Great balls of fire

When all else fails, throw the dog in
thunder and lightning
Photo: J. Plenio.

Sweet memories: The high-summer days as July drifts into August. Cole Porter’s lazy, hazy, crazy days as time sprawls soporific in the warming sunshine. The beer and wine are on ice and all gently fusing in the company of old friends.  A river burbles nearby while an occasional splashy fish shows mid-riverWhat could be better?

So that was going to be my theme for this article:  Chilled booze, cool friends and throwing the dog in (there’s no more enjoyable way to catch summer fish – more on dogs below). A comforting vision of an unfolding August caressed by warm nostalgia.

Then a lot of other stuff happened pretty much everywhere and all at the same time. Smoke from unprecedented Canadian wildfires spread south into the US, record temperatures were reported in Europe, Australasia and the US south and west. In the North Atlantic and off Florida, ocean heat records were broken, while storms and floods destroyed homes, crops and businesses around the world. These events are global, national and in my backyard. So writing a piece romanticising warm rivers and slow, soporific summer afternoons suddenly seemed clumsy.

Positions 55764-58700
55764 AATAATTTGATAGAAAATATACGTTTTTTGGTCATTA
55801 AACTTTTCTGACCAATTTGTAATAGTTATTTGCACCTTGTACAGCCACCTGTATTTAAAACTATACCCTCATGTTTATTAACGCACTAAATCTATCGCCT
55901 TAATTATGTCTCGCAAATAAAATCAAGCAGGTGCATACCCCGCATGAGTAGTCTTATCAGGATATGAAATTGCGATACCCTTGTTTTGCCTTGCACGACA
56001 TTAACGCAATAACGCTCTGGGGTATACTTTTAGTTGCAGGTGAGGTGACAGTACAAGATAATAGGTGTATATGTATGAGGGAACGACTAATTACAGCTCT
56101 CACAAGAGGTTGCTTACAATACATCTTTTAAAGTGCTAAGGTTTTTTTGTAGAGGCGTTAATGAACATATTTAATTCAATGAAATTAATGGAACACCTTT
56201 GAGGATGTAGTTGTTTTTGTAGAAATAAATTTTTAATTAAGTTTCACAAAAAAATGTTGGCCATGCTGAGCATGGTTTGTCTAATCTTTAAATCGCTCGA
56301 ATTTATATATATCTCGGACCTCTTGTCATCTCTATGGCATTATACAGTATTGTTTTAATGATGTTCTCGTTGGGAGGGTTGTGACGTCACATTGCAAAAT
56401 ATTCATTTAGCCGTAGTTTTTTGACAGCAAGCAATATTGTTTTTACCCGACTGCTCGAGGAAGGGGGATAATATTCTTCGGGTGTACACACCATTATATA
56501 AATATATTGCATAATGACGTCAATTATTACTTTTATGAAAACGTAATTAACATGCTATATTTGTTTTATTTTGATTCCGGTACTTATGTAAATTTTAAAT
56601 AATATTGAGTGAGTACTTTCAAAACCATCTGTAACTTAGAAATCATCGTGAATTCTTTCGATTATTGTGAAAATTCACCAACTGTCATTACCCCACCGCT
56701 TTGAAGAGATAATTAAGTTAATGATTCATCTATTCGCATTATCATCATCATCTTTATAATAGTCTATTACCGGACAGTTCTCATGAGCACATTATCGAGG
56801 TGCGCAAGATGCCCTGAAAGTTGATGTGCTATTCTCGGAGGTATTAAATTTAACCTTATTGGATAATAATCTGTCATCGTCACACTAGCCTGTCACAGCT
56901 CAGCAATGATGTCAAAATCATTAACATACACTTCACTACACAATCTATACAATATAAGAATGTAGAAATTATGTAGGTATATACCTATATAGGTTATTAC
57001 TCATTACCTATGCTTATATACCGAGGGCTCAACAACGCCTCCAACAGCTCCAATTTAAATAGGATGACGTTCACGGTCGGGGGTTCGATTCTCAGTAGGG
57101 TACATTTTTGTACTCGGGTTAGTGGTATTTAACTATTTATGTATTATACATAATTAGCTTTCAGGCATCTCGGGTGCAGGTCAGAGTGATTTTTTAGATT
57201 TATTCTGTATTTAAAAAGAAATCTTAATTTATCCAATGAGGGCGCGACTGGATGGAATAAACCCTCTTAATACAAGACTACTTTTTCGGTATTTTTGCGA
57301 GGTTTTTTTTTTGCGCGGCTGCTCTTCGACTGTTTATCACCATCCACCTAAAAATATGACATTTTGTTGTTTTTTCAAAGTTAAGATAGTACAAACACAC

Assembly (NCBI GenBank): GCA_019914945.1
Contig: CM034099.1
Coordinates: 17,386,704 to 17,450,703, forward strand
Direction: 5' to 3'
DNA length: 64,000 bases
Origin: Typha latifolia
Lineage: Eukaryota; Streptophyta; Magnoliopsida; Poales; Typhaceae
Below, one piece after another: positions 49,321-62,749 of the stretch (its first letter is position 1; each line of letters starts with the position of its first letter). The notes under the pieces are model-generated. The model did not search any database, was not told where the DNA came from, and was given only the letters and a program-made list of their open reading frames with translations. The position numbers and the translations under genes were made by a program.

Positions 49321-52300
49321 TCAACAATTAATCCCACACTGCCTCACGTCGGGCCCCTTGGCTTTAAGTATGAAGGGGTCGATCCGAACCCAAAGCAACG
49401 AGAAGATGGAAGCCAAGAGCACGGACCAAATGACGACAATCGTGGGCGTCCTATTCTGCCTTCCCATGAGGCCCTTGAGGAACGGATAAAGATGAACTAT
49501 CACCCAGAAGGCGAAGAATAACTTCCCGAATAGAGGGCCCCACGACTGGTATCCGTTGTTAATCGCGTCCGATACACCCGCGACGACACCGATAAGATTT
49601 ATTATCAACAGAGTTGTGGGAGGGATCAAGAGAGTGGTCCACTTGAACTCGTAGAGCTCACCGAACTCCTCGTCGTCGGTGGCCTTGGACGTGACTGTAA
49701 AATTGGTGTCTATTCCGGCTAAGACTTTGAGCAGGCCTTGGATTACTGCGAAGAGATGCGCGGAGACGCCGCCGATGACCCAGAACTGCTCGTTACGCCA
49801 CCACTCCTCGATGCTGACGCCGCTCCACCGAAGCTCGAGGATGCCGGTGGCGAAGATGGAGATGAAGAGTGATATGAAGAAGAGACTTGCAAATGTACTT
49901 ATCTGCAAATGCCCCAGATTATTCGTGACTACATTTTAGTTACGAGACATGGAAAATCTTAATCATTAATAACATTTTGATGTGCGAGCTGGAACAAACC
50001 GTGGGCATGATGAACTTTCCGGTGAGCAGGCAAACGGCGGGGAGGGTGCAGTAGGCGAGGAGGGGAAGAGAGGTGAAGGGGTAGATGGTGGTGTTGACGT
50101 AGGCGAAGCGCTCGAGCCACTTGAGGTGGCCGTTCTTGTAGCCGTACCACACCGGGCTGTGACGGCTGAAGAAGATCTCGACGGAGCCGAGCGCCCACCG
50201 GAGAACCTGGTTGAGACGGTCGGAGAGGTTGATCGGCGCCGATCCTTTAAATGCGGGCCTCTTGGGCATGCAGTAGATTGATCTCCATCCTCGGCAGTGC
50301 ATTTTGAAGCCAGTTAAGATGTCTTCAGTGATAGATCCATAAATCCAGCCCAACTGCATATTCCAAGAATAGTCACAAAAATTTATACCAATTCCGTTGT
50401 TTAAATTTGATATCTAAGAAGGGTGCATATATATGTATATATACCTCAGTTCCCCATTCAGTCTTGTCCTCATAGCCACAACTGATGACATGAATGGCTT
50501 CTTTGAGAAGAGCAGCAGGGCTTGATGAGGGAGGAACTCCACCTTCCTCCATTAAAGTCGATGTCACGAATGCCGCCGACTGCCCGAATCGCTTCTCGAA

Instead, an old curse rings in my ears: ‘May you live in interesting times’. Because, it turns out, I do. In the first week of June and in the far north of Scotland, these interesting times came to get me. Fishing was stopped on my trip to the River Oykel because the water temperatures were too high. In early June! This is a time of year and latitude when spring should be alive with bird song, wildflowers and new beginnings. Instead, we sweltered. And as we did, more bad news arrived from abroad as El Niño started flexing its muscles. It’s arriving this autumn and, by all accounts, is a bad one. And bad in this context means trillions of dollars will be lost and a lot of people will die.